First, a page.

Eye cancer is one of the rarer cancers. However, if he does appear, he is very variable: he can appear in all areas of the eye - for example, on the eyelid - and even in infancy and early childhood. The most common tumor among children is called retinoblastoma. Adults are more likely to develop choroidal melanoma. Tumors in the eye require early treatment. Often, however, they remain undetected for a long time because they cause little discomfort. All the more important are regular preventive examinations at the ophthalmologist. Some eye cancers are hereditary, others are caused by external influences (eg solar radiation). Treatment and prognosis depend on location, size and type of eye cancer. The latter can be:
This eye tumor occurs almost exclusively in children under five years. It arises when the immature retinal cells divide unchecked. A retinoblastoma proliferates very fast. It starts in the vitreous body of the eye, then the cancer spreads over the optic nerve to the brain. Either one eye (unilateral retinoblastoma) may be involved or both eyes (bilateral retinoblastoma) may be affected. However, the latter is the case, according to the Children's Cancer Foundation, only one third of the small patients. To cure the eye cancer, it must be detected early and treated. Retinoblastoma is the most common type of eye cancer in Germany among children, with around 60 children a year. However, it accounts for only two percent of all childhood cancers, which makes it one of the rarer forms of cancer.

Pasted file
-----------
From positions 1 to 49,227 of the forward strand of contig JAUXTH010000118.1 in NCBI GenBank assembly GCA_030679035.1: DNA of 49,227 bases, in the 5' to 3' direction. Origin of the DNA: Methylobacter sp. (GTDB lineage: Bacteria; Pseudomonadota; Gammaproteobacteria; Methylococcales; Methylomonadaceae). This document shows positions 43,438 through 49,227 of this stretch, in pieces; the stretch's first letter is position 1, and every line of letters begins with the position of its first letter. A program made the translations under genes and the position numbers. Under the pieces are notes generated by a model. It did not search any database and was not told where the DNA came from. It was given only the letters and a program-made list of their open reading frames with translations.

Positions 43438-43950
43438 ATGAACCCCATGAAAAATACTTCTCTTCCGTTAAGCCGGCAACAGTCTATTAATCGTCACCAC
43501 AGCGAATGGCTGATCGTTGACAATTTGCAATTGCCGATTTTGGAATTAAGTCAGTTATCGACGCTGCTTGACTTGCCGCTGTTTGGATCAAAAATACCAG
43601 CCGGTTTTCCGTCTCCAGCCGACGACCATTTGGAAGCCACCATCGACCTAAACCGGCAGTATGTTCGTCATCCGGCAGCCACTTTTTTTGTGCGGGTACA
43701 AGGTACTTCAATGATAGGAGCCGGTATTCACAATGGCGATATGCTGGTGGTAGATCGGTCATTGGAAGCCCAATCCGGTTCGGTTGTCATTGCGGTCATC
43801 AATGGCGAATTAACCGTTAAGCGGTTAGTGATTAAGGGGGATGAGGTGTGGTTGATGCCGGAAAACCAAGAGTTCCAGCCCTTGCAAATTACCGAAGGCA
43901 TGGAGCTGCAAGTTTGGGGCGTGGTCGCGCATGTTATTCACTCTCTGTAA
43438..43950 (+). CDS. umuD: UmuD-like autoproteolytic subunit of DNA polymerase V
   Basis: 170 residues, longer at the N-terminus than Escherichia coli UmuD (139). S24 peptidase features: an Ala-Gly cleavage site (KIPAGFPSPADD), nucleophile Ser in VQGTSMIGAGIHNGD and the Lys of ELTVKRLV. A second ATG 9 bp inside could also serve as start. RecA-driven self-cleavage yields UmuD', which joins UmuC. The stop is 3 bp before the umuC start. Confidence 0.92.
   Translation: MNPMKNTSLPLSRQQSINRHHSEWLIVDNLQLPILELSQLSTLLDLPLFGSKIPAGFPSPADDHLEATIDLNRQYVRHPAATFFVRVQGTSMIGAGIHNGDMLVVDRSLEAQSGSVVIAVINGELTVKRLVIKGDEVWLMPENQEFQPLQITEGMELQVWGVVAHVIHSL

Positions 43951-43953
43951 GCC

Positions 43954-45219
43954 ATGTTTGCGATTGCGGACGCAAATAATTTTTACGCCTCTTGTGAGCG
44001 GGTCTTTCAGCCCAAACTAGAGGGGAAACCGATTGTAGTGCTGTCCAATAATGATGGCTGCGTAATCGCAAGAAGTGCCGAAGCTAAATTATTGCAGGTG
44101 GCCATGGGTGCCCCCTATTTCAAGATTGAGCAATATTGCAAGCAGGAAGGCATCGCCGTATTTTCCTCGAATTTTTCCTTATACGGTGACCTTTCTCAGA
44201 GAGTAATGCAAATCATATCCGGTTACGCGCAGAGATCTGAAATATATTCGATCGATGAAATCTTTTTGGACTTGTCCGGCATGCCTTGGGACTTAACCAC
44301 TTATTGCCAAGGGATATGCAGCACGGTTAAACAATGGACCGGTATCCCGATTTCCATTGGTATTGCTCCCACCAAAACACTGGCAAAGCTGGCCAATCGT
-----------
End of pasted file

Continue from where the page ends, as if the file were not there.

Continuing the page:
Choroidal melanoma is the "adult counterpart" to retinoblastoma: the most common type of eye cancer, also called uveal melanoma. It arises when the pigment cells of the choroid proliferate unchecked. Read more about the causes, symptoms and treatment of choroidal melanoma in the choroidal melanoma contribution.
Eyelid tumors can be benign and malignant. The first category includes, among others, warts or fatty deposits, the malignant the aggressively growing basal cell carcinoma, the highly prone to spreading black skin cancer and the spinalioma. The main cause of eyelid tumors is UV radiation, which means that people with (very) fair skin are more vulnerable. Sunscreens with a high sun protection factor can reduce the risk of illness.
It is difficult to detect eye cancer early. For example, very small retinoblastomas do not cause discomfort for a long time, and there are no symptoms. Only when the tumor has grown larger or grows into other parts of the eye, he makes himself felt by impairing vision or even blindness.
The most common first symptom of retinoblastoma is when the pupil lights up white (leukocoria) when it is exposed to light, for example when looking into the flash of a camera. This phenomenon is also called "cat's eye", it indicates that a tumor grows behind the lens.
Other symptoms of eye cancer (retinoblastoma) may be:
All these symptoms may or may not be indicative of retinoblastoma. Often they have relatively harmless causes. Nevertheless, you should go to the doctor with your offspring if you notice one or more of the above warning signs. Because the sooner the eye cancer is detected, the higher the chances of a successful treatment.
The cat's eye, that is the illumination of a white spot in the pupil in certain light conditions, is the most important symptom of childhood eye cancer. Whether it's with their own offspring, parents can, according to children's eye cancer help with a simple test control: Make a frontal photo with flash of your child or light it with a flashlight in a slightly darkened room from the front and from the side in the eyes.
Tip: With the "White Eye Detector" app, developed by two scientists at Baylor University and Harvard Medical School, which is very easy to use, you can search the photos on your smartphone for the eyes with a white pupil. However, the Kinderkrebsstiftung warns that this app is to be understood as a helpful means of early diagnosis and not to equate with a medical diagnosis.